Rifle Glass Varieties
Rifle scopes can be either “first focal plane” or “second focal plane” type of optics. Finding the optimal type of rifle scope is based on what type of shooting you plan to do.
Info About First Focal Plane Glass
First focal plane optics (FFP) come with the reticle before the magnifying lens. This causes the reticle to increase in size based on the extent of zoom being used. The outcome is that the reticle measurements are the same at the enhanced distance as they are at the non magnified distance. For instance, one tick on a mil-dot reticle at one hundred yards with no “zoom” is still the very same tick at one hundred yards using 5x “zoom”. These kinds of scopes work for:
- Quick acquisition, far away kinds of shooting
- Shooting situations where computations are low
- Experienced shooters who recognize their target “hold over” and also “lead” relationships for their rifles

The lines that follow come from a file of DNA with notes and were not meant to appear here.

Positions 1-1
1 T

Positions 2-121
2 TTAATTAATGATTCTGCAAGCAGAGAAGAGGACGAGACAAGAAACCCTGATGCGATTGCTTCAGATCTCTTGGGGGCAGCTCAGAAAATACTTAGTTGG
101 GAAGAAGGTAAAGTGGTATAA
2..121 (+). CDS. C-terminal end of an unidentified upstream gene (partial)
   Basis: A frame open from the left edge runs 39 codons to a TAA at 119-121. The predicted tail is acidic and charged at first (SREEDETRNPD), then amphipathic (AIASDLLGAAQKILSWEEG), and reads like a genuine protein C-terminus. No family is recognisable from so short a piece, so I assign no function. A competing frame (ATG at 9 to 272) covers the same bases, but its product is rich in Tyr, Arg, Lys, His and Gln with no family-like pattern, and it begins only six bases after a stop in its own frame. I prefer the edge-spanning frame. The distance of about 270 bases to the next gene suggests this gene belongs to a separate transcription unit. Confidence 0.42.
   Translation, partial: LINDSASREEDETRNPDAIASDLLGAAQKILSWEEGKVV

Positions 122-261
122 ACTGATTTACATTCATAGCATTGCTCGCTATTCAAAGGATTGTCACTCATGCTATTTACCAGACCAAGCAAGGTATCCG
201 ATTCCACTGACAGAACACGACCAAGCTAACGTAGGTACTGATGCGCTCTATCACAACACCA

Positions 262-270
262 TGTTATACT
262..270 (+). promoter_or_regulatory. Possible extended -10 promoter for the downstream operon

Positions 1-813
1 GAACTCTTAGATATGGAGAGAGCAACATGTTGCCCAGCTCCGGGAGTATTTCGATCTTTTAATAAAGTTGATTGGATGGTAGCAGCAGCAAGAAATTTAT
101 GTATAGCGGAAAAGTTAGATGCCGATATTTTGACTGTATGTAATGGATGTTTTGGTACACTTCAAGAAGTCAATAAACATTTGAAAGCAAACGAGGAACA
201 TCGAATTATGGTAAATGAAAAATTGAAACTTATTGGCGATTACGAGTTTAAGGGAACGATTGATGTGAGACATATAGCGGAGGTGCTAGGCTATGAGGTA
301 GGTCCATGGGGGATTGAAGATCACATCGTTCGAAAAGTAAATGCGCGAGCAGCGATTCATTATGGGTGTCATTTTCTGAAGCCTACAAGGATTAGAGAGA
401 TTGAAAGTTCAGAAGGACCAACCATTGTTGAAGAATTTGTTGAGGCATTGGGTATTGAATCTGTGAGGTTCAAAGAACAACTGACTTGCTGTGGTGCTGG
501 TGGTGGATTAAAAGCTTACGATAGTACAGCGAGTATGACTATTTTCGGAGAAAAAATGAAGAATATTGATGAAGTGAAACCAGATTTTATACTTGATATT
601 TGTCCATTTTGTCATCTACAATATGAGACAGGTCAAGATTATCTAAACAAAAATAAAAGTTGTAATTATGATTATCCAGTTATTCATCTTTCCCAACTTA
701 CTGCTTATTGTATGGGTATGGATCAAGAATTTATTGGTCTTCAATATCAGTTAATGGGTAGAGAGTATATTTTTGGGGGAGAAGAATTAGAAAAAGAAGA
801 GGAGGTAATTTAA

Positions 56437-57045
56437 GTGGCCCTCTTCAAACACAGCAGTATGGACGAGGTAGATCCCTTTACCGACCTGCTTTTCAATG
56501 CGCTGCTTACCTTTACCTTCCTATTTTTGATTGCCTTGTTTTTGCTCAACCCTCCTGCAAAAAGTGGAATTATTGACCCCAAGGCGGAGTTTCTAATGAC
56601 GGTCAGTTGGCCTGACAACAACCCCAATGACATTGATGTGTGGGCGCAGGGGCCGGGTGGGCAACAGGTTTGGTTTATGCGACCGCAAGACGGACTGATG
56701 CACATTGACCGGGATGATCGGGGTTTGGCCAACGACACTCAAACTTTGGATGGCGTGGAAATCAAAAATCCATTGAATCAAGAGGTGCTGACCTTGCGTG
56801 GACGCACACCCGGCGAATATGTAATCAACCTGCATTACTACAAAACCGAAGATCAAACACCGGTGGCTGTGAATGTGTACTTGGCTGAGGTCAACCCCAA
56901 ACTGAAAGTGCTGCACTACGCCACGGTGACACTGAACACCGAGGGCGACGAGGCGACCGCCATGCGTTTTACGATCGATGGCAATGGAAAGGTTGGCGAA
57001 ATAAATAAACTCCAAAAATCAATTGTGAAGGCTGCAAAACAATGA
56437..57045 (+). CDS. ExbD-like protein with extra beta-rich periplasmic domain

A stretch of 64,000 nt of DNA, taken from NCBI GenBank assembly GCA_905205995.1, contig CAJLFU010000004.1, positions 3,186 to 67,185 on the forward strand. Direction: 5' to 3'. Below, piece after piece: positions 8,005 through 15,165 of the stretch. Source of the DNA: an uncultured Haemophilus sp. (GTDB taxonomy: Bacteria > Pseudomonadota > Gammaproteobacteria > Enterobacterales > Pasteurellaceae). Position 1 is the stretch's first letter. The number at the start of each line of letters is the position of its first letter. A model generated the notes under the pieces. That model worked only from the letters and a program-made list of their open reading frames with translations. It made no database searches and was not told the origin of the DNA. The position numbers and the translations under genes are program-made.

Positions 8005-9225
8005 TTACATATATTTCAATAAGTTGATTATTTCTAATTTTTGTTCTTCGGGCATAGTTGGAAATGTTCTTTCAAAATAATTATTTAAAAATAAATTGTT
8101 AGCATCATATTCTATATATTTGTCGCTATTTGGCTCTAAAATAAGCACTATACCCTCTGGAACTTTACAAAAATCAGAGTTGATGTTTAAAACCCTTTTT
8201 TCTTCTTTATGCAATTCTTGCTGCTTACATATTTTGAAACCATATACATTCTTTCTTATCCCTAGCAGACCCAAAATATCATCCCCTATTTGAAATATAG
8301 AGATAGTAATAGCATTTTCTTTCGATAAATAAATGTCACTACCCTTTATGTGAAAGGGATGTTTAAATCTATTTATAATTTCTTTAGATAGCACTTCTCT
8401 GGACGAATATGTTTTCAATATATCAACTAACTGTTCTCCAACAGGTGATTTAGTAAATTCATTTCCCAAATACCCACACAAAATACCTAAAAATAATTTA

- Shooters who do not mind the reticle is enlarged and requires more visual sight room than a SFP reticle
About Second Focal Plane Scopes
Second focal plane scopes (SFP) include the reticle behind the magnification lens. In the FFP example with the SFP scope, the 5x “zoom” 100 yard tick measurement would be 1/5th of the non “zoom” tick measurement.
- Long distance forms of shooting where shooters have more time to make ballistic computations
- Shooting where most shots occur within shorter ranges and proximities
- Shooters who select a clearer optic picture without area used up by the larger sized FFP reticle